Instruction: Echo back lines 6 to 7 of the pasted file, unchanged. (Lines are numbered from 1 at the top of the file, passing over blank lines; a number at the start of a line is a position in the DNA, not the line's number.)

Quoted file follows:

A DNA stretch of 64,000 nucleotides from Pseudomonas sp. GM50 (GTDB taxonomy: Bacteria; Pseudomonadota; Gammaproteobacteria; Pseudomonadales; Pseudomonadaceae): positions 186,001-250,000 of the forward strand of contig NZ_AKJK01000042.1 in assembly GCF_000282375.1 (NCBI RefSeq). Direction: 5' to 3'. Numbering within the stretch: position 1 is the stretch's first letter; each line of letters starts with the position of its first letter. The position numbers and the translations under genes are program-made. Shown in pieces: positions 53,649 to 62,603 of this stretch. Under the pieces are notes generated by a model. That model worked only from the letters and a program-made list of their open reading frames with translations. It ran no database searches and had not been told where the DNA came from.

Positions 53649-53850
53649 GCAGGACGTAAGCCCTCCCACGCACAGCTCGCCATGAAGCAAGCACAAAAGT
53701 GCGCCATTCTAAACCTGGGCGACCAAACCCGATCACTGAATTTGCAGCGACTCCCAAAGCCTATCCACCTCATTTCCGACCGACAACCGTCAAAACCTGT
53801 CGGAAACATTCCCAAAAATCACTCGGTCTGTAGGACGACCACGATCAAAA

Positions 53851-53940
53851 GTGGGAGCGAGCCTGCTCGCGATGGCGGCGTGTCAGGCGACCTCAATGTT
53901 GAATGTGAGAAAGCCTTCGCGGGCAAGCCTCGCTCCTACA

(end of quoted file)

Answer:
Positions 53851-53940
53851 GTGGGAGCGAGCCTGCTCGCGATGGCGGCGTGTCAGGCGACCTCAATGTT